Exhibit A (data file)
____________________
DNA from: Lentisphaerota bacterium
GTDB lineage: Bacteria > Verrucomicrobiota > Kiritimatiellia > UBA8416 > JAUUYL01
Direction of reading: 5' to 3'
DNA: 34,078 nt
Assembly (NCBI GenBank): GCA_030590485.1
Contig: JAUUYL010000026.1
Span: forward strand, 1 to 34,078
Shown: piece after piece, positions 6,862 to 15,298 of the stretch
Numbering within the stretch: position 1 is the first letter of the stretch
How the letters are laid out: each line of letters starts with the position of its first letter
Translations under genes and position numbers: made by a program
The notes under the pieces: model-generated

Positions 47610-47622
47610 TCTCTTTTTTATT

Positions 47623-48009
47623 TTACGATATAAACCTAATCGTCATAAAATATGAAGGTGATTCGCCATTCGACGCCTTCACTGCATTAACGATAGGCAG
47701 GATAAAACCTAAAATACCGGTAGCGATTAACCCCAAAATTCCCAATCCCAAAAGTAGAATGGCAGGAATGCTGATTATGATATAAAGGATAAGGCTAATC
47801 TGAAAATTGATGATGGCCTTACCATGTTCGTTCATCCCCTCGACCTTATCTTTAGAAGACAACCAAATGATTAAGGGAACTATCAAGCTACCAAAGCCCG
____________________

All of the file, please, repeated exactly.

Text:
DNA from: Lentisphaerota bacterium
GTDB lineage: Bacteria > Verrucomicrobiota > Kiritimatiellia > UBA8416 > JAUUYL01
Direction of reading: 5' to 3'
DNA: 34,078 nt
Assembly (NCBI GenBank): GCA_030590485.1
Contig: JAUUYL010000026.1
Span: forward strand, 1 to 34,078
Shown: piece after piece, positions 6,862 to 15,298 of the stretch
Numbering within the stretch: position 1 is the first letter of the stretch
How the letters are laid out: each line of letters starts with the position of its first letter
Translations under genes and position numbers: made by a program
The notes under the pieces: model-generated

Positions 47610-47622
47610 TCTCTTTTTTATT

Positions 47623-48009
47623 TTACGATATAAACCTAATCGTCATAAAATATGAAGGTGATTCGCCATTCGACGCCTTCACTGCATTAACGATAGGCAG
47701 GATAAAACCTAAAATACCGGTAGCGATTAACCCCAAAATTCCCAATCCCAAAAGTAGAATGGCAGGAATGCTGATTATGATATAAAGGATAAGGCTAATC
47801 TGAAAATTGATGATGGCCTTACCATGTTCGTTCATCCCCTCGACCTTATCTTTAGAAGACAACCAAATGATTAAGGGAACTATCAAGCTACCAAAGCCCG